HOLLINGS (copy) (copy)

Sen. Ernest "Fritz" Hollings, D-S.C., gestures as he announces that he that will not seek re-election, during a news conference, Monday, Aug. 4, 2003, in Columbia, S.C. Hollings was first elected to the Senate in 1966 (AP Photo/Mary Ann Chastain)

They called him the "senator from central casting."

Former U.S. Sen. Ernest "Fritz" Hollings looked the part. He acted the part. He sounded the part. But his record and legacy are much deeper than that.

He is toward the top of the list with his 38 years of Senate service – the eighth longest in the history of the Senate.

He was one of the great environmentalists of our time. He established and preserved the ACE Basin in South Carolina, a beautiful place along the coast where three major rivers converge. He helped establish the National Oceanic and Atmospheric Administration, which has done much to protect our oceans. Our beaches, our oceans, our mountains and our rivers are better off for his service.

He was part of the Gramm-Rudman-Hollings Balanced Budget Act, as he was always trying to keep our fiscal house in order.

He was a champion of the military. Being a WWII veteran who was willing to risk his life and die for his country, he looked out for those in uniform.

He was a tireless advocate in the fight against hunger. He was trying to combat hunger and poverty before it was cool. He traveled all over the world to spread the good news about America. After Senate life, he established the Hollings Center for International Dialogue to create exchanges in dialogue between the United States and mostly Muslim populations. He was ahead of his time in understanding that for us to win the war on terror, we have to side with people in the faith who reject radical Islam.

Sen. Hollings, along with his long-time colleague Sen. Strom Thurmond, were giants of their time. They made a difference for our state and the nation as a whole.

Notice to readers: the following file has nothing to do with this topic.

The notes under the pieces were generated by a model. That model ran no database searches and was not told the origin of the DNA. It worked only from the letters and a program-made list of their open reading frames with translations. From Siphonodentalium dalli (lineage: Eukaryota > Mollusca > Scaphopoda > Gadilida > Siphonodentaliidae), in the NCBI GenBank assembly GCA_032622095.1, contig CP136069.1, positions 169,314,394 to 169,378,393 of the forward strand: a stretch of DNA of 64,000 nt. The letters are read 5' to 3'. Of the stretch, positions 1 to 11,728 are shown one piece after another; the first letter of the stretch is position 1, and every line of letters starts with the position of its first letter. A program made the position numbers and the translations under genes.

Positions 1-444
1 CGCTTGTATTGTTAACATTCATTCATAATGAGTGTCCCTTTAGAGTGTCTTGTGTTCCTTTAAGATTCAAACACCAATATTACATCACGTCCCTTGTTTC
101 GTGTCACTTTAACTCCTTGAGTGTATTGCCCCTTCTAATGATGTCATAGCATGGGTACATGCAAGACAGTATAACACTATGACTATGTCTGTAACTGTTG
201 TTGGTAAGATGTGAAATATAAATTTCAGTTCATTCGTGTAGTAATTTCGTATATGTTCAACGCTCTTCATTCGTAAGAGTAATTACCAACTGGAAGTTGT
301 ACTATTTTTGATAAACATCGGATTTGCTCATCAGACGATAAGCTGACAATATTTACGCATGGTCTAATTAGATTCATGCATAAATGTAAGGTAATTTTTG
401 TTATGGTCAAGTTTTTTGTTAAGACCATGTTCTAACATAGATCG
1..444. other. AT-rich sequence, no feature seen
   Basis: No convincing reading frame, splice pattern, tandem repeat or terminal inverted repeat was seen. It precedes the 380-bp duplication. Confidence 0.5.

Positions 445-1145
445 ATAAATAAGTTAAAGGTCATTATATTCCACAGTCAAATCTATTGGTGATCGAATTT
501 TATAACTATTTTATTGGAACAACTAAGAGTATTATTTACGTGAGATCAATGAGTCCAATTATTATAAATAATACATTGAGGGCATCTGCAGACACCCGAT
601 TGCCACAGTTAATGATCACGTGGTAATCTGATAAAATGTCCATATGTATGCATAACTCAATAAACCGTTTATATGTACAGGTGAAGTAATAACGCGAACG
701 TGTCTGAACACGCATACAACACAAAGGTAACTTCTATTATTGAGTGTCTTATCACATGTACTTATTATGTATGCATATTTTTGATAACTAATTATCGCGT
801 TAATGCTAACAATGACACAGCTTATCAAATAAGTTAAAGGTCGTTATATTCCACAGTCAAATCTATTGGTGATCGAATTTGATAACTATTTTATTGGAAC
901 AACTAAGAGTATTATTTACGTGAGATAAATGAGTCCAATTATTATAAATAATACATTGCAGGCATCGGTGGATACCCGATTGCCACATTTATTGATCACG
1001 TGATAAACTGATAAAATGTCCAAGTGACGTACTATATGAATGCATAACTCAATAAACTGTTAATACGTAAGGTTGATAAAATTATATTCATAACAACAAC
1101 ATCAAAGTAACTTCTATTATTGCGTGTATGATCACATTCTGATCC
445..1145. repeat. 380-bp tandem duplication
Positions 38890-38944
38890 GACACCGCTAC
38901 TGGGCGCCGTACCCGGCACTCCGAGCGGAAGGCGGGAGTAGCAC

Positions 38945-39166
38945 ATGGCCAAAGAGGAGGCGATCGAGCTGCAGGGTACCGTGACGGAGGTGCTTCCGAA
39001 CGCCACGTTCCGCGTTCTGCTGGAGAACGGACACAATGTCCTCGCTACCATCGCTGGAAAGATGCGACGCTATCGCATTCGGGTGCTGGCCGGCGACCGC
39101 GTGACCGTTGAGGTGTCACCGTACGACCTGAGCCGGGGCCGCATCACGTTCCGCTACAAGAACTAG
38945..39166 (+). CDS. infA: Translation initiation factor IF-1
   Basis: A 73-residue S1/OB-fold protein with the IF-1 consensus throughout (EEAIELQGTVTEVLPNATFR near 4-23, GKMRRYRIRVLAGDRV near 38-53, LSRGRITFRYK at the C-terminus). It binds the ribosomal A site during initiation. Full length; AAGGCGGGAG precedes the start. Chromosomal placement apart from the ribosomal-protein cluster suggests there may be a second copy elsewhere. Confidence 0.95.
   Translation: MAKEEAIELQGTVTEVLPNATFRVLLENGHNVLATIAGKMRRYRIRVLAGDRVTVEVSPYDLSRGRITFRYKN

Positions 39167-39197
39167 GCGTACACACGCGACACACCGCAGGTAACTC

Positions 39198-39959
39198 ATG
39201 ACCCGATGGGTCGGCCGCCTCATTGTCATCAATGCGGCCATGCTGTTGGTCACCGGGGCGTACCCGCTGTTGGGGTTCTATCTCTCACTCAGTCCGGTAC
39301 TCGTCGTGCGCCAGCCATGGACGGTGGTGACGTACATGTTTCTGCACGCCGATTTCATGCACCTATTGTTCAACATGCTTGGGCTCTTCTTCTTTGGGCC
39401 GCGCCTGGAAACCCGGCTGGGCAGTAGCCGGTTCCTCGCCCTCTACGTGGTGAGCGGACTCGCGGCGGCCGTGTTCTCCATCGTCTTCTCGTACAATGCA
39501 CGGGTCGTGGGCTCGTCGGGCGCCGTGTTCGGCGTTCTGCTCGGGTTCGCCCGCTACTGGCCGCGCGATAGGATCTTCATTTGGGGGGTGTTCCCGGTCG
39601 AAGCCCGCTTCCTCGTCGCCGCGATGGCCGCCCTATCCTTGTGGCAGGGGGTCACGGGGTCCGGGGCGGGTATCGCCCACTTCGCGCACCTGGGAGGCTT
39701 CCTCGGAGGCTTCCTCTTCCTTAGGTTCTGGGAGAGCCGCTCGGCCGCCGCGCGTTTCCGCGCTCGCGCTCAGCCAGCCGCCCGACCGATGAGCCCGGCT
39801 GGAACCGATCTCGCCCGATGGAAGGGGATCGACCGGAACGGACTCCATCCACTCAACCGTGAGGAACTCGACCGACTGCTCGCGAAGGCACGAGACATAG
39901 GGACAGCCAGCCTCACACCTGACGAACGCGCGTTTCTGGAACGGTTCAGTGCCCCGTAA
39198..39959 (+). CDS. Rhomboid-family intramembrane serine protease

As governor of South Carolina, he shepherded our state through very turbulent times during the civil rights movement. South Carolina had problems, but they paled in comparison to those in many other states because of his leadership. He was the father of South Carolina’s technical school system, which is the envy of the nation.

Even today, there are Hollings stories circulating in the Senate. Former senators, staffers, anyone he ran into while serving there, will tell you that Fritz was a force of nature. He had strong opinions and he would share them with you -- whether you asked for them or not.

He was prepared. He knew what he was talking about. He was a fighter for his causes.

When Sen. Thurmond retired, I was honored to be able to take his place, and Fritz was my senior senator for two years. I appreciate, recognize and thank him for what he did in helping me become established in the Senate.

We didn’t often agree on policy, but he could not have been a better friend. I often joked that I spent half my time trying to interpret what he was saying on the Senate floor. He had a Charleston accent that even I couldn’t understand at times and I only caught about every third word.

Nobody enjoyed their job more than Sen. Hollings. Nobody was ever better at it, and when necessary, he was able to move mountains.

No one ever loved South Carolina more than Fritz Hollings. He served professionally, effectively, and with love and passion. He was a faithful servant and his legacy for the people of South Carolina will be enduring.

Lindsey Graham is a Republican U.S. senator representing South Carolina.